Welcome back to my blog. I mentioned last time that I liked Arts and Crafts furniture. There are many fine examples of furniture in this style but I particularly admire the work of Kevin Rodel. His Cerridwen Bookcase shown here http://bit.ly/WZmIYu incorporates a design influenced by Mackintosh and works wonderfully well. It makes me want to run into the workshop and start making my own version!
What’s in a name?
Invariably at work or even as a part of a pastime or hobby you learn and use terms that are associated with that subject. For example, in woodwork we refer to F-clamps and G-clamps because of their shape – you wouldn’t think that these clamps are designed to hold F’s or G’s together – would you?. So when I bought a planer / thicknesser some years ago I was happy to explain its function to my wife when she asked me what it did. “The planer part of the machine planes wood so that it is smooth and flat on one face. The thicknesser trims the opposite face so that it too is smooth and flat but also parallel with the planed face”. A clear explanation I thought. My wife looked puzzled though. “So the thicknesser thins the wood?”. “Er, yes”. I could see what was coming. “So why isn’t it called a thinner?” She still laughs at me today whenever I talk about using the machine.
You probably all know what I’m talking about. It was some years ago when I had my first real experience of wood warping as it came off my table saw. I was making a grandmother clock out of walnut and had some beautiful pieces of wood to use. So it was with some surprise and disappointment that when cutting strips with a small cross-section for the door frame from the main body of wood they came off with a substantial bend in them.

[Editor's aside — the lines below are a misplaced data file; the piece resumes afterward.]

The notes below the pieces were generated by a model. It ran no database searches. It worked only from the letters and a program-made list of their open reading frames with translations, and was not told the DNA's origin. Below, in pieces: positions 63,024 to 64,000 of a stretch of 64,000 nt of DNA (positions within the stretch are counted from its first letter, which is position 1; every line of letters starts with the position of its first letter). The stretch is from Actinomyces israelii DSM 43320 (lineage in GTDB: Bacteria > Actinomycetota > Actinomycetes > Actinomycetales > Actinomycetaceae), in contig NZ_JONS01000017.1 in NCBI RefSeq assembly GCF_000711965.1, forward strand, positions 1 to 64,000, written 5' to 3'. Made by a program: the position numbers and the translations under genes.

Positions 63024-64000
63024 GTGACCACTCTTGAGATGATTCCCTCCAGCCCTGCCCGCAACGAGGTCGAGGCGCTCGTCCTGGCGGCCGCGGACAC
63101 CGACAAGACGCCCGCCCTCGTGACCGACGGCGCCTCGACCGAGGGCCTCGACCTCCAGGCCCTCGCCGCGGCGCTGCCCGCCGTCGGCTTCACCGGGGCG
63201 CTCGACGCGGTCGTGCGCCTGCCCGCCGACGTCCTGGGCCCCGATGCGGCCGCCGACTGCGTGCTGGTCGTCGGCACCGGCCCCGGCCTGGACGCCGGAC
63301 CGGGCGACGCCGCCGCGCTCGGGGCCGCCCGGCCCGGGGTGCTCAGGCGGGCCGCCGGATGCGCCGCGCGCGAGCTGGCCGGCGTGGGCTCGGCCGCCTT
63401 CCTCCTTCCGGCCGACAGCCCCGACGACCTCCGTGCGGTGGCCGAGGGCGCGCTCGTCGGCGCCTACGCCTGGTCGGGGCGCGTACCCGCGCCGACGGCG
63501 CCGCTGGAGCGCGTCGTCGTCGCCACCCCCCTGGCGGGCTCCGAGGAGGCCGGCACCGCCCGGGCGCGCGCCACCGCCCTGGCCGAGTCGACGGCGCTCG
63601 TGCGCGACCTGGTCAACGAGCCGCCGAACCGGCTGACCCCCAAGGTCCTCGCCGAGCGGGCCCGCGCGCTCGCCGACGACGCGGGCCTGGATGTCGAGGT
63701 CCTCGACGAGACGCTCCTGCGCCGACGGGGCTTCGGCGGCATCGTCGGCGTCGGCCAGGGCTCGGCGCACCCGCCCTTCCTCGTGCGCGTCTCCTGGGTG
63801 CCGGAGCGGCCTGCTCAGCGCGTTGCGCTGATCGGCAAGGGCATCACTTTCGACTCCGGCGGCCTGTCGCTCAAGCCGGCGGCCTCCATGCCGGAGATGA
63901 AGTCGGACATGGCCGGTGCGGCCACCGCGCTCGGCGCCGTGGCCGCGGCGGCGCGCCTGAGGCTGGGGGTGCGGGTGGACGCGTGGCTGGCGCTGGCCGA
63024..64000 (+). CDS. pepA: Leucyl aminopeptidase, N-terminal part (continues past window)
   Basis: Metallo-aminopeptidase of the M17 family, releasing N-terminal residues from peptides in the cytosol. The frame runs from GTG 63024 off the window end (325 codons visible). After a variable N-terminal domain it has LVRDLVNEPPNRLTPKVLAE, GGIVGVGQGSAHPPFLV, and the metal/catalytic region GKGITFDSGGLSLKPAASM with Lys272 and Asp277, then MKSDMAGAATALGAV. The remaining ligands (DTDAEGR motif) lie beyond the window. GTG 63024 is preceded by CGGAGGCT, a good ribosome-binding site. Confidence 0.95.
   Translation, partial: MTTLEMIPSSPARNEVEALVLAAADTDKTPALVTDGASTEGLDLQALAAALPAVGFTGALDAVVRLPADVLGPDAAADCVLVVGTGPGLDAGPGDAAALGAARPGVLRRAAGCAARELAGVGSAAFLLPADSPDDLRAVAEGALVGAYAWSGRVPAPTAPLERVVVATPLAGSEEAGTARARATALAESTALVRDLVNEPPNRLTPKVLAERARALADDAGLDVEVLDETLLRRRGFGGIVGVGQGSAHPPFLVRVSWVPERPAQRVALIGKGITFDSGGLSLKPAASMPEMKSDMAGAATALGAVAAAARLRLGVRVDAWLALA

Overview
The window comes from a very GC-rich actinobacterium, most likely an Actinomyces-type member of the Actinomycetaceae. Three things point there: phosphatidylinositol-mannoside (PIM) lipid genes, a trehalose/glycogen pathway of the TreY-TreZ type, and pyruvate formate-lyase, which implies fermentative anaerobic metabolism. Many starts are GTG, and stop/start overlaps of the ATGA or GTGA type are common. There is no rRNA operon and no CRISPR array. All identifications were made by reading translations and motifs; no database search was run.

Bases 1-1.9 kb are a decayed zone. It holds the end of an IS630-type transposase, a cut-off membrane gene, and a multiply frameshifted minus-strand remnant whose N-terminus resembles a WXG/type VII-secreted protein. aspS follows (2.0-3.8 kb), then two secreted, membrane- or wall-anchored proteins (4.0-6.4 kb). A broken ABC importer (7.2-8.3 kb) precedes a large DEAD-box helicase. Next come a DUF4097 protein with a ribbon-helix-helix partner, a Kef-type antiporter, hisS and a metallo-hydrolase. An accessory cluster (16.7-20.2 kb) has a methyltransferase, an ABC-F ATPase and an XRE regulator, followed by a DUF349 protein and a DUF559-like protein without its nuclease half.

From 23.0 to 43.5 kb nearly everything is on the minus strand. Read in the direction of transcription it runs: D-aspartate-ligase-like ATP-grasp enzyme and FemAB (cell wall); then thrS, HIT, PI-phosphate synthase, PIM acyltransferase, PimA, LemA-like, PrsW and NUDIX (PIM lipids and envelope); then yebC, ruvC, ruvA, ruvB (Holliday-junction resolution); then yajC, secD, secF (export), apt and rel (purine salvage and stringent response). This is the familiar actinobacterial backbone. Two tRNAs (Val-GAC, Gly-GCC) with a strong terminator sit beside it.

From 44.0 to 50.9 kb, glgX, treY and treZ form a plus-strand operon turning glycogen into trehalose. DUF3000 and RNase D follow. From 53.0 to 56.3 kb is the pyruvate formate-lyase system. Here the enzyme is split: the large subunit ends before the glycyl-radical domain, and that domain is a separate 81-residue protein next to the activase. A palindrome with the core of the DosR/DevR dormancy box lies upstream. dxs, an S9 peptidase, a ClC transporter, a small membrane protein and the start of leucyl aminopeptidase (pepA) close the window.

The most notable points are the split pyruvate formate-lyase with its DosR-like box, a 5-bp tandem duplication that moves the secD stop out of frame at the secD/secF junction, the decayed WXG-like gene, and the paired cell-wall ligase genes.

Luckily I had my riving knife in place so there was less chance of kick-back but the wood was useless and I had to resort to another plank of wood for my framing. All due to the internal stresses in the wood being released – unfortunately, quite often those stresses transfer to the woodworker which is confirmed when the air around the woodworker is filled with expletives. The woodworker achieves a release of these stresses by throwing the useless pieces of wood into a roaring fire!
It’s been a busy time in the workshop over the last few weeks as the build-up to Christmas increased. But with the last posting day behind us the pressure has reduced and I have time for other things – like this blog. So whatever you are doing over the holiday period let me wish you and yours a very Merry Christmas.